By Flemming Wisler Futureorientation December 2006
The Internet’s breakthrough as the world’s biggest market place means that there is a market for almost everything. Leap over the traditional sales channels, build your own microbrand with personality as a driver and gain dedicated customers around the world.
Until now, we have normally been able to see only a small part of a market – the part we see in the physical market place. But markets are like icebergs – much more is under the surface than above. The Internet’s development in terms of greater access, speed and simplicity makes visible the “long tail” that is found behind every market leader — and that opens up enormous business potential.
What do Amazon, eBay, Yahoo and Google have in common? They are all Internet megabrands and base their business model on the market place that is found on the Net. They are also Internet pioneers who, with great investment, gained control of new technology in the Net’s infancy.
The business models for these companies are based on meeting the customer on the screen instead of physical markets. They exploit one of the Net’s unique advantages: the cost of using the screen as a display window. This costs only a fraction of what it costs to display products on store shelves.
This gives small and smaller products their chance to take part in the searchable marketplace and appear on the screen together with big products. The big products are often better packaged and supported by more marketing investment, but the small products are carried by another and far more sales-driving factor: the customer’s own motivation.
The Long Tail
Already in the beginning of the 1990s, the discussion started about how the Net, with its global and technological perspectives, could break down and revolutionize the classic production-marketing chain.
The simple argument was that traditional sales channels mainly expose the most popular products — those with greatest sales and least risk. Small products are remanded to secondary and sometimes obscure marketplaces. But the Internet makes these marketplaces visible for the many.
It was Wired editor Chris Anderson who in 2004 first described the iceberg as the “The Long Tail,” using a simple diagram with sales volume/popularity on the Y-axis and market’s size on the X-axis. The point is that the sum of the less visible products – the “tail” (in light gray) – is much greater than the sum of the relatively few popular products you see on store shelves.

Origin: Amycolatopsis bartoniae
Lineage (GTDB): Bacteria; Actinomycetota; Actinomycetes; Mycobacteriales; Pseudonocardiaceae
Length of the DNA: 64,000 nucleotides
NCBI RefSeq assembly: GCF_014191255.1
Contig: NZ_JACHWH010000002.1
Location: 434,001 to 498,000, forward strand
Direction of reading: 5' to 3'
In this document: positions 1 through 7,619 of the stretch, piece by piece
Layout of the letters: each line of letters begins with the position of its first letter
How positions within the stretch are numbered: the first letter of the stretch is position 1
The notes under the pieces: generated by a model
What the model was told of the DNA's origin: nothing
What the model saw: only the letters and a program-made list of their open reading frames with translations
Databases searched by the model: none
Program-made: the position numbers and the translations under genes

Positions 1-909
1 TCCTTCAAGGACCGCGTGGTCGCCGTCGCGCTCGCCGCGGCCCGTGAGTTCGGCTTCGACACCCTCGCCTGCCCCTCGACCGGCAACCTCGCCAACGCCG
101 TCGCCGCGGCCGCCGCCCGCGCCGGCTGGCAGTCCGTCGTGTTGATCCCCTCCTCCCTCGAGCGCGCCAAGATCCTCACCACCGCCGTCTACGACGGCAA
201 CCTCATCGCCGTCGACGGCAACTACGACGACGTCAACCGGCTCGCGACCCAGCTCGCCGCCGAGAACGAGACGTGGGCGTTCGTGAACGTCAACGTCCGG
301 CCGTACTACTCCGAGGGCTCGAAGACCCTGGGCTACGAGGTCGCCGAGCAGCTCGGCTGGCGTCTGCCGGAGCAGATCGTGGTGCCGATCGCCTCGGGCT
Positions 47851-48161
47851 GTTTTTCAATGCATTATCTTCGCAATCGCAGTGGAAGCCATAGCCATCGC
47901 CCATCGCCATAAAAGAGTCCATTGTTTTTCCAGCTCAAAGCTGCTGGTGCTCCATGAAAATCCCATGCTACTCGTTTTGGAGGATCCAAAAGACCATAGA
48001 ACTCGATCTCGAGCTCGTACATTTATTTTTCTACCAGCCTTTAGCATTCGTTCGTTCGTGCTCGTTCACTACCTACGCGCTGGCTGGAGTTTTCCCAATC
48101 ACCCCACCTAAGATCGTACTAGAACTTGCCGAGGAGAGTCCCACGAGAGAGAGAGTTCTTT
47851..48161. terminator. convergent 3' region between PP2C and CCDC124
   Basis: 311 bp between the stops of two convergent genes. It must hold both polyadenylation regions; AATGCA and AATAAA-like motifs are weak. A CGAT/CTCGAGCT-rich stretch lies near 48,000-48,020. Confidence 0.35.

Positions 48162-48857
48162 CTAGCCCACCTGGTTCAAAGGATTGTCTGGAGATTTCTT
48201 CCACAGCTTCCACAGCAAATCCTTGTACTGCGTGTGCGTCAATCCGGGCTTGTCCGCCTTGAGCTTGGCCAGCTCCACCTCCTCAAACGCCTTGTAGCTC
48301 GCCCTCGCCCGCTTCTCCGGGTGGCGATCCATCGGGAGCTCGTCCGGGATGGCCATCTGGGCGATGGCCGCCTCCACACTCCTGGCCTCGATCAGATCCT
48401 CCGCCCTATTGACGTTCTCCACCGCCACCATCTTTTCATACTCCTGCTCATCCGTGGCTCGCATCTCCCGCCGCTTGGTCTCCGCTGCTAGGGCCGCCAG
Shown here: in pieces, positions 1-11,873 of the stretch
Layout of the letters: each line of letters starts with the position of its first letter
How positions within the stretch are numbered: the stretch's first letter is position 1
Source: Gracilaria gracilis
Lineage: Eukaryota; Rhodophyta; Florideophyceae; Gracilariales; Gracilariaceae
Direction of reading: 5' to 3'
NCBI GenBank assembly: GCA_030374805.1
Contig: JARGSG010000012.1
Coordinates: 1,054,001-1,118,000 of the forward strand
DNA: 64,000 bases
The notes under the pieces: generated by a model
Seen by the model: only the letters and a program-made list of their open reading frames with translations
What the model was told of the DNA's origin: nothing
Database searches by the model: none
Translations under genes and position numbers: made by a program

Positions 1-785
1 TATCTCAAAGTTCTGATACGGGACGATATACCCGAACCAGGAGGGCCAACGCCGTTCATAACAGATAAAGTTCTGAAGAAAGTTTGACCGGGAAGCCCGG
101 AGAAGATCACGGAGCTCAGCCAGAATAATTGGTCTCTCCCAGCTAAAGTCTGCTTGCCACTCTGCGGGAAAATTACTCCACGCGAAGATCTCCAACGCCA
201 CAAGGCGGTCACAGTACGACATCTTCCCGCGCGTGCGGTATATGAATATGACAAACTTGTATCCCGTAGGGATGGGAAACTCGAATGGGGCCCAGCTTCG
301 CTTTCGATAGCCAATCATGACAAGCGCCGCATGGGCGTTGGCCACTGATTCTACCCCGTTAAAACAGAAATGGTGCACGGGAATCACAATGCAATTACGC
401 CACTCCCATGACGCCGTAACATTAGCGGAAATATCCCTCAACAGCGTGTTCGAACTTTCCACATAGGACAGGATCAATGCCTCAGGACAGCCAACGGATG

Web 2.0 tools make the tail wag
The large web entrepreneurs created their brands with a combination of timing, investment and, not least, technological development. A number of barriers made it hard for small and medium sized businesses to follow along into the world’s biggest market place.
With new web applications based on open and easily accessible technology, The Long Tail came within range of everyone that had something to sell. A number of new mastodons such as Skype, MySpace, YouTube, Netflix, flickr, iTunes and Wikipedia have seen the light of day in the wake of Web 2.0, but what is interesting is what’s happening in the small markets.
Blogging, first and foremost, has opened up the world to small producers and entrepreneurs. The weblog offers every opportunity to present products cheaply, always updated and most of all with a personal touch. Blogs are searchable and, most important, easily found since Google loves blogs.
The tailor who became world famous
When the English tailor Thomas Mahon met the creative nerd and blogger Hugh McLeod in a local pub in Savile Row, there arose one of the best cases of a global microbrand: English Cut (www.englishcut.com).
Mahon is a skilled tailor, but only one of many on Savile Row. Yet, in a very short time, and entirely through his blog, he has attracted a large circle of affluent customers in Europe and USA. That made it possible for Mahon to realize his dream of moving his business to a country house in northwest England from which he today he “goes on tour”, taking the measure of customers in the most interesting cities around the world. Not bad for a website that has cost less to develop than one of Thomas’ tailored shirts.
Business model #7: Microbranding
Microbranding give small and medium-sized business access to highly motivated customers outside established sales channels on the world’s biggest market place.
- Use blogging.
- Present your product attractively, but remember the story, background and details sell the product. Price is not necessarily the most important parameter on the Net’s small markets.
- Make yourself discoverable. Google is the key to sales.
- Thing internationally. The market is global.
- Ensure that your product can be bought through the large suppliers on the Net. Amazon’s most popular books carry small books with them through the systems recommendations. The same happens on iTunes, where hits lead to investigating more obscure tunes in music’s “Long Tail.”